ABOUT THE AREA
Croydon has the highest population in London with residents from a wide range of ethnic origins and cultures. In the north, Croydon is a metropolitan area whilst to the south it sprawls into green leafy suburbs.
There is an increasing demand for mental health services (led in part by demographic changes and rapid population growth), which has led to significant pressures on inpatient beds for Croydon’s population. As a result of migration flows, Croydon’s population is likely to become more deprived.
Over half of Croydon’s population are from black, Asian and minority ethnic groups and this proportion is increasing over time. Whilst the common mental health disorders such as anxiety and depression are projected to increase by 5% over ten years, a much greater increase is projected in people with serious mental illness.
Numbers of people with schizophrenia, bipolar disorder and other psychoses are projected to increase by 23% by 2021. The need for mental health services varies across the borough with greater need in the north and east. Croydon has a low baseline for community services and is seeing a level of demand for talking therapies that current provision is not meeting.
Lambeth is a thriving central London borough with a diverse and changing population. It’s a microcosm of the global trend towards urbanisation; with population growth, successful businesses, opportunities for creativity and redevelopment abound. The borough’s patchwork of communities, town centres, neighbourhoods and open spaces all have their own story, and they all feed into why Lambeth is such a special place.
Lambeth is the 44th most deprived local authority in England and the 9th most deprived borough in London with 36.7% of the population living in the 20% most deprived areas in Lambeth and one third of families with children are in receipt of benefits. Lambeth has the fourth highest turnover of residents in England - 40,000 people leave the borough, and over 40,000 others move to the borough every year. It has a predominantly younger population, 44%, aged 20 to 39 years old compared with 27% in England.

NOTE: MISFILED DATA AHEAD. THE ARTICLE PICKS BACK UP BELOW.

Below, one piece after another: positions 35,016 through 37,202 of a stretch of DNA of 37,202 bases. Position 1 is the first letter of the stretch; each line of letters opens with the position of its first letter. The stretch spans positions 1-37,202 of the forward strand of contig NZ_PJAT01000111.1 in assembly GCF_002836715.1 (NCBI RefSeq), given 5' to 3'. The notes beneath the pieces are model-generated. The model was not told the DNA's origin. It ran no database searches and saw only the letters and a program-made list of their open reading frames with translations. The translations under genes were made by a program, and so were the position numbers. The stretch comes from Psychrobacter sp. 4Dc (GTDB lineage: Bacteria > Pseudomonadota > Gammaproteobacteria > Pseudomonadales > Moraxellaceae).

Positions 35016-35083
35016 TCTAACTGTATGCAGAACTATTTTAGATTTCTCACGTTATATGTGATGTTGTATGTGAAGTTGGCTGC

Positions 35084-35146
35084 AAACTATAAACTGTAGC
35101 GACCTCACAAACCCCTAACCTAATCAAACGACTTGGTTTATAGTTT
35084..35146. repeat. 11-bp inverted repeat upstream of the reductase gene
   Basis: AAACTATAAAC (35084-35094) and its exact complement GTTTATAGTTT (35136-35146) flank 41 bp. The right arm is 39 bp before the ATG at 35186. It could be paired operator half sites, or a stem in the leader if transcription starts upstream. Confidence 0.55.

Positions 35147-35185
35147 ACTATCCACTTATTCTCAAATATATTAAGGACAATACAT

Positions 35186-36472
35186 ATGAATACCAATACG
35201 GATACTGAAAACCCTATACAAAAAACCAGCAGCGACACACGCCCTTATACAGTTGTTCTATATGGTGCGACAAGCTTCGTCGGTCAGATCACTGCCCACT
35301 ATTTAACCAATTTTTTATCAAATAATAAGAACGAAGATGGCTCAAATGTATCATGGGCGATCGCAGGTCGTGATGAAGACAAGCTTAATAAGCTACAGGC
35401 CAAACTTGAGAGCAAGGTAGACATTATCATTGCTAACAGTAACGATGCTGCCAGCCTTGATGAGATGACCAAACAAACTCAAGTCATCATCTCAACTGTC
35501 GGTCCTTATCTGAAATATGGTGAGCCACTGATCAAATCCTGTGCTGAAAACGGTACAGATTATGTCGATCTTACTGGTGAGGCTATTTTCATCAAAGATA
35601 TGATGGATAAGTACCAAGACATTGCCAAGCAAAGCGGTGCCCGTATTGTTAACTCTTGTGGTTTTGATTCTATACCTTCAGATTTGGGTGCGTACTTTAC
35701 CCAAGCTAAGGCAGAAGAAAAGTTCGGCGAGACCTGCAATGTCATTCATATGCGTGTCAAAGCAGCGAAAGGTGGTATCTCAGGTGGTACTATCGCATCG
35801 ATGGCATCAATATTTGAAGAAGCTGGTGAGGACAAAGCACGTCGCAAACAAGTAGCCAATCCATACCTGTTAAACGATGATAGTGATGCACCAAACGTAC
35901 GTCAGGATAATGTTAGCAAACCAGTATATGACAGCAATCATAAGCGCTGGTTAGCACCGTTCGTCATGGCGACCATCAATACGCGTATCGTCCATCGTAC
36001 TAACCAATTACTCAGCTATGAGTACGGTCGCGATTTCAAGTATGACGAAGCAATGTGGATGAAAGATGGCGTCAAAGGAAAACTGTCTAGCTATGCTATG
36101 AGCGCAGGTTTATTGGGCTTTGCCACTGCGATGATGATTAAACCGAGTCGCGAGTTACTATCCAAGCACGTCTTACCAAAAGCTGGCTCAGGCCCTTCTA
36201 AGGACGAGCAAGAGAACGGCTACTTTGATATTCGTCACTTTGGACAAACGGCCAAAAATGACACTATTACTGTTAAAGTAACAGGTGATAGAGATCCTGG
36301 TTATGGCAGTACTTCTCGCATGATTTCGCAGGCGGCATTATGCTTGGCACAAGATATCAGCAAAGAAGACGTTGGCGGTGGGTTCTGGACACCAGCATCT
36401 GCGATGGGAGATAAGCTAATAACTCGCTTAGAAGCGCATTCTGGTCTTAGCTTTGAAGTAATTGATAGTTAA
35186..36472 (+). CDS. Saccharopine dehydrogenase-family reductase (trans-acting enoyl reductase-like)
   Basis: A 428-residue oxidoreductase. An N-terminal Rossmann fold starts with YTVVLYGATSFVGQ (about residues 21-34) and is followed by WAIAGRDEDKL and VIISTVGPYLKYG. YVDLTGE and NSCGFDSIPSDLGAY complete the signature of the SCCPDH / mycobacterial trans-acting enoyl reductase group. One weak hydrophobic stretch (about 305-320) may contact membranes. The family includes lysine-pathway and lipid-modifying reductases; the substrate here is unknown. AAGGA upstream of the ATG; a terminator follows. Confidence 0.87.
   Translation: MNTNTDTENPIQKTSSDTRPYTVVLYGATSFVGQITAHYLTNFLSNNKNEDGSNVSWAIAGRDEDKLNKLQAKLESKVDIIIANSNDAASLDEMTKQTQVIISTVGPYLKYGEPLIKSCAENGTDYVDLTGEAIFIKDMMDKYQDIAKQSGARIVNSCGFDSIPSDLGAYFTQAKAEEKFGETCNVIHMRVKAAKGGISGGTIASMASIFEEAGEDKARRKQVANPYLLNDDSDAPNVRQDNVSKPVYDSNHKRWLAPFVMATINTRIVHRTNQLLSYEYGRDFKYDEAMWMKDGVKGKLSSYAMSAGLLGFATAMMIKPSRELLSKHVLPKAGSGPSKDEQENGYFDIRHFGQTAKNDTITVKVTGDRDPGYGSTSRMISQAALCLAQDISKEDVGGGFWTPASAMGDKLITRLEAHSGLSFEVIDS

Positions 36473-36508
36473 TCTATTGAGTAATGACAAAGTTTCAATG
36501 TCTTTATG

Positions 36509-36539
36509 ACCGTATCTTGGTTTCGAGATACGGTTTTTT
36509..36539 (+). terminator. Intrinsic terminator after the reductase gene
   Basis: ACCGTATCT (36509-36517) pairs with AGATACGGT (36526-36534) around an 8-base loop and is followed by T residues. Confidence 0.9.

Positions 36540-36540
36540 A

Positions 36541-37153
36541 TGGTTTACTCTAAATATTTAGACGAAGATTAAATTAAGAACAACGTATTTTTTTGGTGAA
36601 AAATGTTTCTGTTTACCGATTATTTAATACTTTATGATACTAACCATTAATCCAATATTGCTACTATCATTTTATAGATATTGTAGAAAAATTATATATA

Lambeth is ethnically diverse - 60% of Lambeth’s population describe their ethnicity as other than white British; 30% Black ethnicity compared to 17% in London. Having a multicultural community is seen by residents as one of the top most important things in making Lambeth a good place to live and community cohesion is very high.
Priorities for the borough are to continue bring investment into the borough ensuring that this helps and touches people’s lives, to tackle the inequality in the borough and the supporting strong and sustainable neighbourhoods.
Lambeth has one of the highest levels of mental illness in England. In 2013/14, 1.3% of all patients in GP practices in Lambeth were on the serious mental illness register. The English average is 0.85%. The rate of premature mortality in adults with serious mental illness is significantly lower in Lambeth at 691 per 100,000 compared to England (1319 per 100,000). Faced with a tight budget and fragmented services Lambeth’s CCG and council have taken the radical step of pooling budgets and services into the Living Well Network Alliance to design, develop and deliver a new model of adult mental health services in Lambeth, of which we are proud to be a part of.
Stretching from the banks of the Thames, in the north, to the borders with Bromley, in the south, Lewisham encompass strong communities who take pride in their local areas and neighbourhoods. Lewisham is one of the greenest parts of south-east London.